Last reviewed by Dr. Raj MD on January 12th, 2022.
What is Photodermatitis?
This is a form of allergic contact dermatitis and is different from other forms of contact dermatitis. The difference is that with contact with the allergen that causes this form does not cause any symptoms until your skin is exposed to sunlight. The word dermatitis means inflammation of your skin.
Any part of your skin that has been exposed to sunlight may be affected but it depends on the allergen that triggers photodermatitis. Photodermatitis is also called sun poisoning. A person is more like to develop photodermatitis when the UV ray wavelength is at their highest.
Symptoms of Photodermatitis
Although the symptoms can vary from person to person the usual symptom that you have with photodermatitis is a red rash that is itchy. This type of rash may resemble small blisters that are fluid-filled. The surrounding area along with the blisters may peel. Some of the other symptoms that you might experience can include:
- The blotches of skin with the rash may itch for an extended period of time
- Development of dark skin patches on your skin called hyperpigmentation
- Dry, scaly skin patches
- Burning sensation on your skin
- Lesions that looks similar to Eczema.
The skin of the area that is affected by photodermatitis may become scarred if this skin condition persists over a long period of time. If it is a severe case of photodermatitis you may also have flu-like symptoms like nausea, vomiting, fever, and fatigued.
Photodermatitis Picture 1 – on hands
Photodermatitis Photo – on Face
Photodermatitis – on legs (thighs)
Causes of Photodermatitis
It is a medical condition that is considered to be associated with an immune reaction that is abnormal. There can be many underlying causes or allergen triggers that can cause photodermatitis, which can include:
- Chemicals such as hexachlorophene and salicylanilide. Hexachlorophene is found in some antibacterial cleansers and soap and salicylanilide is an ingredient that can commonly be found in industrial cleansers.
- Medications like antibiotics, which cause a person to have increased sensitivity to the sunlight, along with pain relieving medication like ibuprofen. Other medications that could cause photodermatitis include anti-anxiety medications, antidepressants, and non-steroidal anti-inflammatory drugs, anti-malarial medications like quinine and chemotherapy agents.
- Plants that contain compounds that trigger this reaction like wild carrots, limes, lemons, figs, parsnips, celery, and parsley
- Skincare products that are photo-sensitizers, which include benzoyl peroxide, lemon oil, coal tars, retinoids, musk, and PABA. PABA is a common ingredient that is found in sunscreen and retinoids and benzoyl peroxide are ingredients found in wrinkle creams and acne treatment products.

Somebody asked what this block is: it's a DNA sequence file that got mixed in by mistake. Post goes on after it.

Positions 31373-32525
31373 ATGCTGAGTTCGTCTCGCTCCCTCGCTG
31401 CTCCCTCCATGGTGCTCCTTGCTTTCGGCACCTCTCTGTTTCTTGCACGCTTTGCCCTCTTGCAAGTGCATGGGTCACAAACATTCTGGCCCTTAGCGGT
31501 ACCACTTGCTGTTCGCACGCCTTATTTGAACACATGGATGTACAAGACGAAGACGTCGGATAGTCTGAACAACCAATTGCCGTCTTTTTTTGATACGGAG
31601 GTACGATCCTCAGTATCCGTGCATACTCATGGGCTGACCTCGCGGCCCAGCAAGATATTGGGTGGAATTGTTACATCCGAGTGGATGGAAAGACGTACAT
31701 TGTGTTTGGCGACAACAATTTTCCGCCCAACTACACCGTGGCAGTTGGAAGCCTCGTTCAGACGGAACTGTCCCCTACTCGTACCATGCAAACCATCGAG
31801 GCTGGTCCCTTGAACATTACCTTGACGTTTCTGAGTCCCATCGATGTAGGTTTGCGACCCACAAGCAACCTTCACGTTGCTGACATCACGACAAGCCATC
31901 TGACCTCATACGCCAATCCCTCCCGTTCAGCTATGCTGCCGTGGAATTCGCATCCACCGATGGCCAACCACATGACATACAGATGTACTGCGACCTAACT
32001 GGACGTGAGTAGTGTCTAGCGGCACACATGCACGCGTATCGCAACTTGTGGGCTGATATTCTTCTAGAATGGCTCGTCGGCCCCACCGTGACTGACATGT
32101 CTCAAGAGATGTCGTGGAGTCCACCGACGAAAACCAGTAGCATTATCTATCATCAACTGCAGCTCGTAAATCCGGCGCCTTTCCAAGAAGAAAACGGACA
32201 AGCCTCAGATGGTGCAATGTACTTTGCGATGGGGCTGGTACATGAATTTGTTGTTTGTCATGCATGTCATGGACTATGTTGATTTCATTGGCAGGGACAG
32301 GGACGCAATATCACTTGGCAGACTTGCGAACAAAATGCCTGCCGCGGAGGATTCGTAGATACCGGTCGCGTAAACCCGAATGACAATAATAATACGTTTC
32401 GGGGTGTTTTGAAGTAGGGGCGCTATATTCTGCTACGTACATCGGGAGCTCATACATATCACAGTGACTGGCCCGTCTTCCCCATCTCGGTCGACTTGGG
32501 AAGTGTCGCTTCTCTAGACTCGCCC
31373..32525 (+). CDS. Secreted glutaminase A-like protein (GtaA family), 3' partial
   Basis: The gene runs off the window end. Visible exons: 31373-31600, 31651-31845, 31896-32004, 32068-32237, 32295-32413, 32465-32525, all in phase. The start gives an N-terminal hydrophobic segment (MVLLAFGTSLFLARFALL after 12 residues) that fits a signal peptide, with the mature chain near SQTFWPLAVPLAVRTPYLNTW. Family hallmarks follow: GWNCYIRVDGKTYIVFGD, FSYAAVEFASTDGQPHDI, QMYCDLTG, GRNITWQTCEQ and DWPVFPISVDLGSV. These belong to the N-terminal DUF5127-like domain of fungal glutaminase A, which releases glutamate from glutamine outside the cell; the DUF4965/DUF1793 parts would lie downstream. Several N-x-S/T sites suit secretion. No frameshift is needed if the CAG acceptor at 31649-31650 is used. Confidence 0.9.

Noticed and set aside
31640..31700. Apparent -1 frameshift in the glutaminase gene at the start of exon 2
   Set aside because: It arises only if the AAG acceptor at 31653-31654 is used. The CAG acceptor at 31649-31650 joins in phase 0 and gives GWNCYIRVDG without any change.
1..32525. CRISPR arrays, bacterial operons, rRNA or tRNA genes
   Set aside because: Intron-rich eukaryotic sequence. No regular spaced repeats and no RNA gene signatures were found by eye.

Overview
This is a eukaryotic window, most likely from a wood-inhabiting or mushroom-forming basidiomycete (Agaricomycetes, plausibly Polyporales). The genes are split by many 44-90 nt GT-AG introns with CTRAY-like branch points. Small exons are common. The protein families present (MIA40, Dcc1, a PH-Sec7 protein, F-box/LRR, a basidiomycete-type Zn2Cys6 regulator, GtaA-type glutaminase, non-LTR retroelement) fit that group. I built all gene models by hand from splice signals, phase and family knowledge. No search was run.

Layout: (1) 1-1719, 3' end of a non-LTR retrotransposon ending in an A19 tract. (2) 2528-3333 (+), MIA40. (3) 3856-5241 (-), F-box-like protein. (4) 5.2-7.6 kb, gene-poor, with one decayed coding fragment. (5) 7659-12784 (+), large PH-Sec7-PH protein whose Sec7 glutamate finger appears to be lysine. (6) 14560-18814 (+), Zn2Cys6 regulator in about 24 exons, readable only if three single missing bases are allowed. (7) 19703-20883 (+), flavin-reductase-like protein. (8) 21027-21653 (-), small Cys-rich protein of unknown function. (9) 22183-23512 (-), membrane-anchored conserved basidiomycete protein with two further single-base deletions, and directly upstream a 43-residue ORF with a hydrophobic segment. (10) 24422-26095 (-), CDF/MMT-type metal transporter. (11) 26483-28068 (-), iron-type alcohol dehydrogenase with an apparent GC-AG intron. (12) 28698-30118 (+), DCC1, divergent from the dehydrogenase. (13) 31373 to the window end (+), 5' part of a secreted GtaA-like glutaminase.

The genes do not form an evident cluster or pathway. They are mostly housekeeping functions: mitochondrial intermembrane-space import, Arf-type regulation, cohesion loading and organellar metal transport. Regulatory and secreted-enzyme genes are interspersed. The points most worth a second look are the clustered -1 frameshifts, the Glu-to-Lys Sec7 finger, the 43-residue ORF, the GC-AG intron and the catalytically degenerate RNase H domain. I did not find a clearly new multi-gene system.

- Coal tar is usually found in treatment products for psoriasis and eczema, and musk and lemon oil are ingredients in fragrances.
- Herbal remedies like St. John’s Wort
- Pellagra, which is a deficiency in vitamin B or niacin
- Autoimmune disorders such as lupus
- Inherited tendency to photosensitivity
Although photodermatitis can happen to anyone regardless of age, gender, or race it is seen more in people who have blond or red hair, fair or light-skinned, and have green and blue eyes.
If you spend longer than 30 minutes at a time in the sun with little to no protection and the period in which you are in the sun such as early morning or early afternoon when the UV ray levels are the highest.
If a reaction occurs with no warning, you can rinse the area that is affected with cold water to remove the allergen that has caused this skin condition and the cool water will also give you some relief. For the itchiness, you can use Calamine lotions or take an over-the-counter antihistamine like Benadryl.
Because most antihistamines cause drowsiness you should only take it at night or when you do not drive. Normally photodermatitis will resolve quickly on its own with just minimal treatment. If any medications are given they work by suppressing your immune system. One of the medications that are given to help control the symptoms is called glucocorticoids. Your physician may also prescribe hydroxychloroquine, which is an anti-inflammatory medication.
Your physician may also use phototherapy, which is based on a controlled exposure to light to help desensitize your skin along with helping to control the symptoms. Unfortunately it is not a treatment that is suitable for everyone. You may also be told to take nutritional supplements if you have a niacin or vitamin-B deficiency.
If you do not identify the allergen it can become a chronic skin condition.
To help prevent photodermatitis you need to identify what is causing this skin condition and avoid using it in the future. You should also read the ingredients on your sunscreen products and use ones that are free of PABA. You should also try to limit the time you spend in the sun between the hours of 11 a.m. and 2 p.m. when the sun is its hottest. Avoid tanning beds and tanning lamps.